Millennials continue to shake up the workforce as employers come to notice that the new generation of employees is less interested in putting aside funds for a 401(k), and more concerned with paying down drastically high student loan balances.
According to Student Debit Relief, there are over 45 million student loan borrowers with more than $1.52 trillion in student loan debt, making an average monthly payment of $351.
Despite these relatively high numbers, employers are slowly buying into the idea of adding additional benefits geared toward student loan assistance. So much so, the Society for Human Resource Management recently reported only a mere four percent of companies offering benefits that help pay off student loans.
As the workforce’s demographic continues to shift, so will employees’ priorities—hence why it may be beneficial for HR leaders and business executives to reconsider the option.
How does it work?
Participating companies on average contribute between $50 -$100 monthly to the loan, with a cap of roughly $10,000. This amount is typically easier for HR and Payroll teams to manage when just starting the benefits program.
In most cases, employers require the employees receiving debt assistance to continue making their regular monthly minimum payment. This allows the contributions to go toward the loan’s principal—shortening the average life of the loan from ten years to seven, while simultaneously decreasing the interest rate.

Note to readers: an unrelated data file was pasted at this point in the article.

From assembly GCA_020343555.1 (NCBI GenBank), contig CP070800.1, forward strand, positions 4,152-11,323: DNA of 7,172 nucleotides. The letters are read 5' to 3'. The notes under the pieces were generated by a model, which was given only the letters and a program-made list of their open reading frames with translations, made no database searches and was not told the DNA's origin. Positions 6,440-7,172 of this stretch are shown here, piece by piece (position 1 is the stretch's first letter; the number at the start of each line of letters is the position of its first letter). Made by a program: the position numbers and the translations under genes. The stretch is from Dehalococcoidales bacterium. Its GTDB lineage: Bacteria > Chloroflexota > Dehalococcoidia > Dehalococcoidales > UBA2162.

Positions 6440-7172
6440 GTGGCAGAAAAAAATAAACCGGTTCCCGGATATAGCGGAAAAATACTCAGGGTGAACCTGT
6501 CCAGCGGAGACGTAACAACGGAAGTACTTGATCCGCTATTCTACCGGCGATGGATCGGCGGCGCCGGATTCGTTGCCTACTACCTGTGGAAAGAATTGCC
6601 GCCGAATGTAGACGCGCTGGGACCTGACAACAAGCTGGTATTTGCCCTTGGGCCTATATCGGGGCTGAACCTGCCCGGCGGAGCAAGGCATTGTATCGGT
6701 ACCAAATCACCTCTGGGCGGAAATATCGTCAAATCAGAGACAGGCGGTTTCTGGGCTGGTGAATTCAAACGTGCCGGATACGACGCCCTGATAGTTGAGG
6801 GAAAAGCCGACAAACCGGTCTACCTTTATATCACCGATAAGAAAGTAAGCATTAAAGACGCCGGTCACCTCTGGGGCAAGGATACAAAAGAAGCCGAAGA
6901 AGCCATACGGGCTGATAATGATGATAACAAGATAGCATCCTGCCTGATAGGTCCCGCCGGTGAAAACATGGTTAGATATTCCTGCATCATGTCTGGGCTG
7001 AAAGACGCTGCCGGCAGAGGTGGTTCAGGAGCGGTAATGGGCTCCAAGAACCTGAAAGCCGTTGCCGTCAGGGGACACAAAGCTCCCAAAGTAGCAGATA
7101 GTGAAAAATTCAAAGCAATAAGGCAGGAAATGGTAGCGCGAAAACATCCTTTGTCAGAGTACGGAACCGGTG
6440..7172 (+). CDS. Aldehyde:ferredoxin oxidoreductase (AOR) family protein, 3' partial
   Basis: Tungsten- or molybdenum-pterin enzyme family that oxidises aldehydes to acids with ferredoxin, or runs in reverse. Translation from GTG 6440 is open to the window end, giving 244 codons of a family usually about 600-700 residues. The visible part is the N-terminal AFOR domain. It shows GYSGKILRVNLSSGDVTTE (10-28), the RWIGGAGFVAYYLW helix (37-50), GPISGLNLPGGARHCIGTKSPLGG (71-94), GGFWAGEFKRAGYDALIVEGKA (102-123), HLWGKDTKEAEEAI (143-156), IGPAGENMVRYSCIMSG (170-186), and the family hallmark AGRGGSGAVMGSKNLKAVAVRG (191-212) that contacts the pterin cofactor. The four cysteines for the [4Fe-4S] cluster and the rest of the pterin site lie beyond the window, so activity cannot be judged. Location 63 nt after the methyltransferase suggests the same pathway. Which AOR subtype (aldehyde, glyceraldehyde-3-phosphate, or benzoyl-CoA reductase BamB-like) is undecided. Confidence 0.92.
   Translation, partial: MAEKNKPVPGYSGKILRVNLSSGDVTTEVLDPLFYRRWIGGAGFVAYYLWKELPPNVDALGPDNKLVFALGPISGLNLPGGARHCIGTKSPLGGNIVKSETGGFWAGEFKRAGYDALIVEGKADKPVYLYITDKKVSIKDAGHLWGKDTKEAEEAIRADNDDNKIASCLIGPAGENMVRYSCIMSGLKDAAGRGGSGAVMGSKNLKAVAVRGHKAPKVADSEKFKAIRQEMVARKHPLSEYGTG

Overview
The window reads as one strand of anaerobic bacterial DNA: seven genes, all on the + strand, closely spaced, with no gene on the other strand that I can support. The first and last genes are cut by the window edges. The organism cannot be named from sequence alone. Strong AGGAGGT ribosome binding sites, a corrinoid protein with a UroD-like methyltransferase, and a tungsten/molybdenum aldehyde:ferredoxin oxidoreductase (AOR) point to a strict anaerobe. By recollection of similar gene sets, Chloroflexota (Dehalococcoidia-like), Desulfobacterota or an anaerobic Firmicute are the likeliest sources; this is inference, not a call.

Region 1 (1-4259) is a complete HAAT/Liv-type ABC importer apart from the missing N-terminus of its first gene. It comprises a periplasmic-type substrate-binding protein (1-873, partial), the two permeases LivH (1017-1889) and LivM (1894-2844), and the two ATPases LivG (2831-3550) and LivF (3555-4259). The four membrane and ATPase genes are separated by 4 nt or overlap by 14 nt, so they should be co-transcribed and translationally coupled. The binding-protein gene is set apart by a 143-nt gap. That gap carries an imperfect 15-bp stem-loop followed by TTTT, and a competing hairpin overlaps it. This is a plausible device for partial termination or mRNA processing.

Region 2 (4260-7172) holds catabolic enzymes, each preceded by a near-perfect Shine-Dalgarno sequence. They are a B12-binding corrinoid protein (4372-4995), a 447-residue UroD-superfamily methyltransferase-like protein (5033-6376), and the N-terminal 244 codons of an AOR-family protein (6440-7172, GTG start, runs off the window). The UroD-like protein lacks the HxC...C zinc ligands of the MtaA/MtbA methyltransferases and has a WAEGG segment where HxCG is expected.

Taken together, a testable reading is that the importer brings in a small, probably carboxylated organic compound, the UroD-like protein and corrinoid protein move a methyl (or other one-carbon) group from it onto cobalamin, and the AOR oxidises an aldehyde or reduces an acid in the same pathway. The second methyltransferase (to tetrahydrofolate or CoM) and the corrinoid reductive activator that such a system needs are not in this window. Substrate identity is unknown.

The Employer Participation in Student Loan Assistance Act - H.R.795 was introduced to Congress in 2017 to help make the student loan repayment assistance benefit tax-free for employers. Since then, the bill has been referred to the House's Ways and Means committee for further review. Once a decision is made, experts predict it could be the spark to lure more companies to join the bandwagon.
What’s in it for the employer?
Leaving behind the days when simply offering a good-enough paycheck with health insurance was all it took to satisfy employees, job seekers, particularly millennials, are scouring the market in search of career opportunities that are offering something unique.
In fact, a survey conducted by American Student Assistance showed that nearly 80 percent of employees felt that a student loan repayment benefit would be a deciding factor in accepting a job—making it a significant employer differentiator in the market.
The same survey also revealed that 86 percent of employees would feel compelled to stay with an employer for at least five years in exchange for student loan repayment assistance, a huge saving for employers when it comes to talent management cost.
Though many assume the program will only benefit millennials, it’s worth noting that this benefit would equally grant financial relief to all employees, at all levels, who’ve taken on student loan debt either for themselves or to assist relatives in financing their education.
Industry experts expect that by 2019, there will be a 24 percent increase in the number of companies offering student loan assistance. It's always a good idea to stay informed of the latest in benefits trends. For creative ways to incorporate attractive benefits that are valuable to your employees at their current stage in life, contact your OneDigital representative.